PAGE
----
I’m being facetious, and yet, do a search for “is semen good for my skin” and you will weep at the confused young women wanting to know if Loverboy really IS trying to help them clear up their acne by wanting to squirt on their faces. Next up: the cleansing properties of piss on acne. Take that, bitch!

    I think the problem here— and I suspect you’ll agree— is the sciences are still dominated by men.

    No. I mean, yes, that’s a problem, but the problem is still that when scientists of either gender formulate questions, they are still coming off a strongly patriarchal “what’s good for the gander is good for the goose” slant. They can’t help it. I’m coming off that slant, too.

    That doesn’t just mean “hire more women.” It also means we must aggressively support programs for helping girls and young women develop the educational backgrounds they’ll need.

    Yeah, but they’re still coming from a culture that treats women’s issues as an afterthought.

    Incidentally, humans are one of the few species in which females do experience orgasm.

    And if I’m not misinformed, we’re one of the few that can be held down and forcibly raped. Which would seem to negate the purpose of the female orgasm, wouldn’t it? If it’s all about reproduction. But you know, maybe *intelligence* is what we should be asking questions about. Consciousness. Maybe we should be wondering about the evolutionary purpose of brains that could come up with various forms of abortion over the centuries (it was done with herbs years ago). Maybe we should be marveling not at the wonders of jism, but at the wonders of brains that came up with birth control.

    One more thing you should know about why I don’t cut science any slack for its treatment of women’s issues: when I was 16, after fighting through tons of “I’m sure you’re okay, I can’t be bothered” doctors, I got diagnosed with PCOS, a hormone imbalance women can get. I was told to lose a few pounds. I was running track at the time, had no fat on me, and weighed 114. I started starving myself to try to lose muscle, because it was either that or lop off a limb. Doctors encouraged this, because “studies had shown fat causes PCOS – some women have to get underweight to get rid of enough fat to fix the PCOS.” I gained three pounds and again got a lecture from the doctor, and was encouraged to keep on starving.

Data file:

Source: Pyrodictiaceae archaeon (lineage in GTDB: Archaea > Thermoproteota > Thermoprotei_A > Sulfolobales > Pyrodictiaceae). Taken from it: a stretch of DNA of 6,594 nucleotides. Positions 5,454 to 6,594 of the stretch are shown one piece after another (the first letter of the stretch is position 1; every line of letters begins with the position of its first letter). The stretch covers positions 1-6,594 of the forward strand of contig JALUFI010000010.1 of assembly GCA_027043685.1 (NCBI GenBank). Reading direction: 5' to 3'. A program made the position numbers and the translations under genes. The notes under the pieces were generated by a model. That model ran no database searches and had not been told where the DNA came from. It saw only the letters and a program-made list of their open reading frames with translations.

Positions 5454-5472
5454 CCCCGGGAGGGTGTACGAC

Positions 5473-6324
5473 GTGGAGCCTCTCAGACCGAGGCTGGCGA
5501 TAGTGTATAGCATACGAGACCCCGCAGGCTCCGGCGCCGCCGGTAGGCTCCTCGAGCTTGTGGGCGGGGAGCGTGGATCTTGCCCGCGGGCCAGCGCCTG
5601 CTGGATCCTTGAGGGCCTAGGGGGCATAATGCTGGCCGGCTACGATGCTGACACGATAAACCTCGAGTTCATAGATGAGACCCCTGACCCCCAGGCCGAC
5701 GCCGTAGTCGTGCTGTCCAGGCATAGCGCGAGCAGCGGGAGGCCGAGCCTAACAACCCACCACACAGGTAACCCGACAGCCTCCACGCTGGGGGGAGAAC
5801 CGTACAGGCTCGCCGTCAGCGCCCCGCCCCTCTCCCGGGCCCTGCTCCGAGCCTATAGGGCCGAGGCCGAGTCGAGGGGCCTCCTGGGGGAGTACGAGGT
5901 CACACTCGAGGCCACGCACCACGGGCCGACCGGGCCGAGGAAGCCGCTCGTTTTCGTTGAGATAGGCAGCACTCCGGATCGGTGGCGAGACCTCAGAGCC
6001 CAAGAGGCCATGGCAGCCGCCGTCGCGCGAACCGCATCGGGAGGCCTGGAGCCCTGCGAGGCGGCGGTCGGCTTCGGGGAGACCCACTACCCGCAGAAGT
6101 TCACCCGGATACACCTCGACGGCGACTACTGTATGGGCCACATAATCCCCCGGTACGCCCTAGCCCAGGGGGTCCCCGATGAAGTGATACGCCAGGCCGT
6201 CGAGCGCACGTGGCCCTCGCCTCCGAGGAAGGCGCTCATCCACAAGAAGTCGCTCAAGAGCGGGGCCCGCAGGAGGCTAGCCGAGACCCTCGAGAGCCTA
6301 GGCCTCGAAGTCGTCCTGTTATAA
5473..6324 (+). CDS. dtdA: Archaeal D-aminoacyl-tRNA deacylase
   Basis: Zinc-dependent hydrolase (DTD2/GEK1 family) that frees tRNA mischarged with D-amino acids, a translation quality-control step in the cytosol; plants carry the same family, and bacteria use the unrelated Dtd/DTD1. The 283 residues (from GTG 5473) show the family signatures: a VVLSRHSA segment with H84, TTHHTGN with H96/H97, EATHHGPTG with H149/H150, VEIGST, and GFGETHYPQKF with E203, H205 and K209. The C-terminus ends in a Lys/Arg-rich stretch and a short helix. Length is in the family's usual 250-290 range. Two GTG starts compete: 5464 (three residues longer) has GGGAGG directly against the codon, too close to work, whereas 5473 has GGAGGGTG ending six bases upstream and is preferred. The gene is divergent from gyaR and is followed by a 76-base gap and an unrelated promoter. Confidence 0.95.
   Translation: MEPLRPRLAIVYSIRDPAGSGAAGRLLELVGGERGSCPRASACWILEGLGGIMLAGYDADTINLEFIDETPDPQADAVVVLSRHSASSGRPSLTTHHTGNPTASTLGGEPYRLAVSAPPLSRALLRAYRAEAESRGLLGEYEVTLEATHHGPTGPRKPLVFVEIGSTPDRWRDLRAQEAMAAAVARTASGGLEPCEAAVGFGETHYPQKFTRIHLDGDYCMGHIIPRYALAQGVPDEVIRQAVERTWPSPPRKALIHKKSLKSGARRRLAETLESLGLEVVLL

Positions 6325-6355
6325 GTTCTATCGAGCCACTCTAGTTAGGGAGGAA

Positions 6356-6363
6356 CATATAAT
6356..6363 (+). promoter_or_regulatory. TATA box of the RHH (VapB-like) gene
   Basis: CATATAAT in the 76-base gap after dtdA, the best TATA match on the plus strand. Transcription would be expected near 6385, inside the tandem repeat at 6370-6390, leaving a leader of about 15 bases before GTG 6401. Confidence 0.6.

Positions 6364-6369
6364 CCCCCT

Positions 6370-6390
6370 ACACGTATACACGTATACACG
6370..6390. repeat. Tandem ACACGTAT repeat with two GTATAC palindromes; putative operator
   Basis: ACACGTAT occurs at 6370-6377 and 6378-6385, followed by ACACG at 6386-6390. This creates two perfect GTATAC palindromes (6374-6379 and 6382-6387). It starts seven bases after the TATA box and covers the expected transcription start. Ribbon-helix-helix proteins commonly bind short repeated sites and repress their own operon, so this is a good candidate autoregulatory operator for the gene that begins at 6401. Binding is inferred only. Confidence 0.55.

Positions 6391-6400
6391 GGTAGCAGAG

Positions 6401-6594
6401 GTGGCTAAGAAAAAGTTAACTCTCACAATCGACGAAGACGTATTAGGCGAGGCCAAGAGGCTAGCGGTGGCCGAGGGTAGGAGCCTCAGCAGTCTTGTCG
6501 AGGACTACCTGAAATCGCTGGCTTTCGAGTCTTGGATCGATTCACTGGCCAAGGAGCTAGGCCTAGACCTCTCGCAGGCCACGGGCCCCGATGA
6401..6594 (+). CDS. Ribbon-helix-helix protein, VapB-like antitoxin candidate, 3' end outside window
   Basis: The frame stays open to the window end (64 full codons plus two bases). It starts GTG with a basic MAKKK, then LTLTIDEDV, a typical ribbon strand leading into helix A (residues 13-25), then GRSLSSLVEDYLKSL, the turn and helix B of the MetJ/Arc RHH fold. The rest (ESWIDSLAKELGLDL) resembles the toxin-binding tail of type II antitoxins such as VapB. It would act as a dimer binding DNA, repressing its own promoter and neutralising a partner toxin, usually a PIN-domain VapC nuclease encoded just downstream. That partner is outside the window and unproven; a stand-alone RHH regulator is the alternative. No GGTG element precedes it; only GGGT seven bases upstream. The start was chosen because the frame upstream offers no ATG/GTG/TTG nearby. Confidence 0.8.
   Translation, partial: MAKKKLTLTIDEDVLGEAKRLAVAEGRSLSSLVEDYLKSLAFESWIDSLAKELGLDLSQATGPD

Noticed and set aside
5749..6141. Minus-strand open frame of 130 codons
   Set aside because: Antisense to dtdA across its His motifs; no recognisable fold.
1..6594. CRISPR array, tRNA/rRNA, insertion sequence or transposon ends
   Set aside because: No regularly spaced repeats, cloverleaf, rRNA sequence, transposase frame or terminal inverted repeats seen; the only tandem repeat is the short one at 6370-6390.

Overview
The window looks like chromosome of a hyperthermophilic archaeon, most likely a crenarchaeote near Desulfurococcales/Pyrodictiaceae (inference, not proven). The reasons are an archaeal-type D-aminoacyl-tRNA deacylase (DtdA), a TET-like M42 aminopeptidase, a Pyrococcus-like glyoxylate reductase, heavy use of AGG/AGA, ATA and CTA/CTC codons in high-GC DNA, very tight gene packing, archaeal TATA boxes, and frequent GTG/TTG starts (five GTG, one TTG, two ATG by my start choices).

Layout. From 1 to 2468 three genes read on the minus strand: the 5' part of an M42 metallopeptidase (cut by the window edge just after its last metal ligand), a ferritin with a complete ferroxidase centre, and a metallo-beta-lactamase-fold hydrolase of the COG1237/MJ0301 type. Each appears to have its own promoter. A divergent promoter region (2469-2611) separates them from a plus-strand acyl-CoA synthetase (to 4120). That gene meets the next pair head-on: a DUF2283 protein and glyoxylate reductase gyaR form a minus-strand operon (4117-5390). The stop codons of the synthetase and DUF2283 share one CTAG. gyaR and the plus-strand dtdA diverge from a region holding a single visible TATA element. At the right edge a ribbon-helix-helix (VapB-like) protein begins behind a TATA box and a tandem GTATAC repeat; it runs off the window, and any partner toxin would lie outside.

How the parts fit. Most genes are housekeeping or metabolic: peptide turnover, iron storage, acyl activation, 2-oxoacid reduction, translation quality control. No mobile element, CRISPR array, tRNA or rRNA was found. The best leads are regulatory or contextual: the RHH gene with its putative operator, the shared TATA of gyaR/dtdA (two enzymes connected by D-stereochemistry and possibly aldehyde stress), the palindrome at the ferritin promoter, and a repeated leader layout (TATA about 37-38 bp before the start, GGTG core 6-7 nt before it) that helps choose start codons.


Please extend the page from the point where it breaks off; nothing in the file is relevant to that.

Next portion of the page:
You see where I’m going?

    Now I’m much heavier, because starving ruined my metabolism, and eating less makes me gain weight and working out makes me gain weight, but every doctor who’s bitched about my weight, to whom I’ve told these things, just looks at me scornfully because they don’t believe me. Clearly, I’m just a fat, lazy, lying pig.

    But interestingly, last year, it came out that STUDIES INDICATING FAT CAUSED PCOS HAD NEVER REALLY BEEN DONE. Nope, it just made sense to blame fat chicks without research, didn’t it? And every doctor I had, bought into it. So they did, like, an actual scientific study. Guess what? Turns out PCOS causes weight gain, not the other way around. And in fact, there are probably a number of different disorders being lumped together as PCOS, and according to my current female ob-gyn, the only time PCOS is associated with fat is when a woman suddenly becomes 50 or more pounds heavier within a very short time – that’s PCOS screwing with her hormones. Other versions of PCOS have very little to do with weight, except that they make it very difficult to lose weight the way normal people can.

    She sent me to a female endocrinologist, and you know what happened? That woman told me “Lose a few pounds before you come back” as I was leaving. I told her I’d been struggling with my weight since I was 11, so how. She said to eat low carb. I told her I’d been low carb for the most part since 1994. She sighed and snapped, “Then just don’t gain anymore!” Jesus Christ, like I have any idea why I put on weight. I do know that NOT working out and eating total crap will maintain my weight, but I don’t feel good when I do that. So what should I do?